Grassroots

09.13.13

Cambodia's Women Call For Free And Fair Elections

After a voting season riddled with alleged voter fraud, activist Mu Sochua and her network of women plan to train female candidates to run in the country's next election.

“Free and Fair Elections in Cambodia”: Once a phrase commonly seen on banners in Phnom Penh, it has now taken to the streets.

Over a month after the 2013 general elections in Cambodia, planned demonstrations against the results are taking place worldwide. Following decades of civil war, with peace came ignorance, as the tiny nation lying south of Thailand was so often overlooked. After years of international disregard, Cambodia is slowly being placed back on the world’s political map, with democracy looming in the horizon.

Mu Sochua and the people of Cambodia are preparing for a series of mass demonstrations, contesting the results of unjust elections held by the ruling Cambodian Peoples Party, which has governed for almost 30 years. A series of protests have already arisen globally. Originating from the streets of Phnom Penh, Mu Sochua’s message, and the pleas of millions of Cambodians, have been reverberated in far-away continents. Mass protests have taken place at UN headquarters in Geneva, in Paris, and in Washington DC, New York, and Los Angeles.The 2013 general elections have not only outraged millions of Cambodians, but also a worldwide audience—as well as a nation of women within Cambodia.

After a series of demonstrations within Cambodia, there is an ever-growing presence of women among Mu Sochua's supporters, who are becoming bolder with each demonstration.

Before returning to the capital, Mu Sochua had been training a troupe of women assembled from three surrounding provinces of Northern Cambodia—Siem Reap, Pailin, and Beantey Meanchey—to call for free and fair elections in Cambodia.

Fifty women of all ages gathered, all sharing a common goal—to lead the country to change and democracy in the next general elections, following the party’s four-year training program supported by Mu Sochua and the Cambodia National Rescue party. Their process is built around four steps: identifying women who would be suitable candidates; recognizing which women posses the most potential to succeed in office; investing in these women and offering training sessions to them, and making it official by asking women to join the party as candidates.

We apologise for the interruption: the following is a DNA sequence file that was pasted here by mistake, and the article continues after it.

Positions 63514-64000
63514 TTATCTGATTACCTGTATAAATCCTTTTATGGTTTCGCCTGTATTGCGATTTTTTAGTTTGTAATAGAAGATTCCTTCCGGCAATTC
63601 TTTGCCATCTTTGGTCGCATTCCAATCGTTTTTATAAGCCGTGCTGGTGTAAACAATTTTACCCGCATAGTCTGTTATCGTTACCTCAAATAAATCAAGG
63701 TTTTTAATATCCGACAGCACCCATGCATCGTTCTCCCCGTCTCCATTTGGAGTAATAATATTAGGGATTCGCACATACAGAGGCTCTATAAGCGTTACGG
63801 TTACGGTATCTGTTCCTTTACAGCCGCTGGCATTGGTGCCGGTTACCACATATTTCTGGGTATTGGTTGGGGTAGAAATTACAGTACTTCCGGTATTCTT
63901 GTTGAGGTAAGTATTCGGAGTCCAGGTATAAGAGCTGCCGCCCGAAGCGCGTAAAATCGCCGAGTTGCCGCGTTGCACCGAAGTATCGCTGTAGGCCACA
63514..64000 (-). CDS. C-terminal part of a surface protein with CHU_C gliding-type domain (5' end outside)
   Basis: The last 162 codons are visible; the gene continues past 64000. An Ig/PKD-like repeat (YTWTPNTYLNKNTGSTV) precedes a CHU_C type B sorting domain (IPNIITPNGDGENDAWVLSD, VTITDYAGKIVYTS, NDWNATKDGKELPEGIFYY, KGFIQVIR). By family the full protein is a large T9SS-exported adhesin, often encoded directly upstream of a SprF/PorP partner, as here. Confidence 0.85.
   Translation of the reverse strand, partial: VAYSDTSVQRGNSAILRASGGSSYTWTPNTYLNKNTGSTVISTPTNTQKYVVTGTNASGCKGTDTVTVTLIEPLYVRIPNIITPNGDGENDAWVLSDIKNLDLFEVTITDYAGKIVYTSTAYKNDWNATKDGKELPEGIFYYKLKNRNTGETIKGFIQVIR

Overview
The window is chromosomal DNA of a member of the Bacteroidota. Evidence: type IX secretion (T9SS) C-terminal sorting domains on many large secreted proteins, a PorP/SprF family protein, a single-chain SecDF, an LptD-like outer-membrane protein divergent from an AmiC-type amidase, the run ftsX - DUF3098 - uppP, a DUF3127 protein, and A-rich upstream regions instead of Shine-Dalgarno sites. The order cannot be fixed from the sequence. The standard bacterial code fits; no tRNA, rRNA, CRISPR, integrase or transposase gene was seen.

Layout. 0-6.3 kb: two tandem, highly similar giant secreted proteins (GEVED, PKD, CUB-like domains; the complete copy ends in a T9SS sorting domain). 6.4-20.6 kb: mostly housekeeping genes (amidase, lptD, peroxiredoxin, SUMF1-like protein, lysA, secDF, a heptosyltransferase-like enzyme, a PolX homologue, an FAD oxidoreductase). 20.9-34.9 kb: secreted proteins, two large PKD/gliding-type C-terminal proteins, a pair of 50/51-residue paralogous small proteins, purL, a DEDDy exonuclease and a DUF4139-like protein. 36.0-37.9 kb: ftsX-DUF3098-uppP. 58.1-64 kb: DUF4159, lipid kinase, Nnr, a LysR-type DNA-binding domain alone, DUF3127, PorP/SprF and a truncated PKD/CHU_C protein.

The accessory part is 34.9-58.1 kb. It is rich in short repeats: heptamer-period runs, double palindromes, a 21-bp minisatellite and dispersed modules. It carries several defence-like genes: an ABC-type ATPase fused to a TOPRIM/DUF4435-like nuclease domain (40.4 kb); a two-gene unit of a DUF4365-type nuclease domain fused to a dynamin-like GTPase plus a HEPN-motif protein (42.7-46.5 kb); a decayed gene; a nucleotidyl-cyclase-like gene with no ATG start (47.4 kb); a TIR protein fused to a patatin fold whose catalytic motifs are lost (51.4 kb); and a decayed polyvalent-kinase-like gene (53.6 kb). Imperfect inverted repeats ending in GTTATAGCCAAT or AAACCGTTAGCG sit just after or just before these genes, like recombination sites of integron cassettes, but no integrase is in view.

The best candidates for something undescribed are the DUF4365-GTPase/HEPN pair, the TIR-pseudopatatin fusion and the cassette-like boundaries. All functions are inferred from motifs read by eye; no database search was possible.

Phnom Penh
Protesters in Phnom Penh, Cambodia on September 1, 2013. (Charlotte Pert)

This is a crucial leap forward for the women of the party. After the merging of the Sam Rainsy Party with the Human Rights party to form the CNRP, the number of women in the party had dropped. Therefore it was seen as a priority by Mu Sochua to train and empower more women to join her political entourage.

Aimed at training rural women as young as 19, the program offers chances and opportunities to women that may have previously seemed impossible. Now, they are all yearning to gain from Mu Sochua’ political wisdom, says SeungSopheap, 19. “I want to study about the rights of women and to join the party to know about the law and understand everything women can do for politics”

Striving for change and to make a difference, these young women wish to contribute to the democratic steps Cambodia is starting to take. “I just want Cambodia to be a recognized country that gives everyone rights, women their rights and give us the freedom to do anything we want” says YimThydaVotey, 20.

The first steps towards freedom lie in the upcoming series of mass demonstrations planned by the CNRP to contest the election results. In a society where women once lived as second-class citizens without a voice, women are now—with Mu Sochua's help—standing strong, fearlessly parading through the streets of Cambodia in protest.

The first demonstrations took place on September 7, after a spate of smaller demonstrations the month prior, which all aimed to educate the people in the practice of civil disobedience, following in the respectable footsteps of Gandhi, Nelson Mandela, and Martin Luther King through non-violent resistance to the government. Contrary of the notion of a ‘Cambodian Spring,' which conjures up images of a violent uprising, Mu Sochua and the opposition are adamant on pursuing a peaceful fight for victory. As Mu Sochua has said, she is aiming “for the voters' demand for truth and justice to be met”

This year's elections may have been tainted with alleged fraud, but with the controversy surrounding them, they are paving the way for the next election, which surely will be Cambodia’s first free and fair election, reflecting a new state of democracy.

Whether Mu Sochua and her party win or loose the 2013 general elections, one thing is for certain… the next elections will not only be democratic, but will also see a swift increase in female participants. Regardless of the results and what is to come within Cambodia, with her band of women, Mu Sochua is moving forward.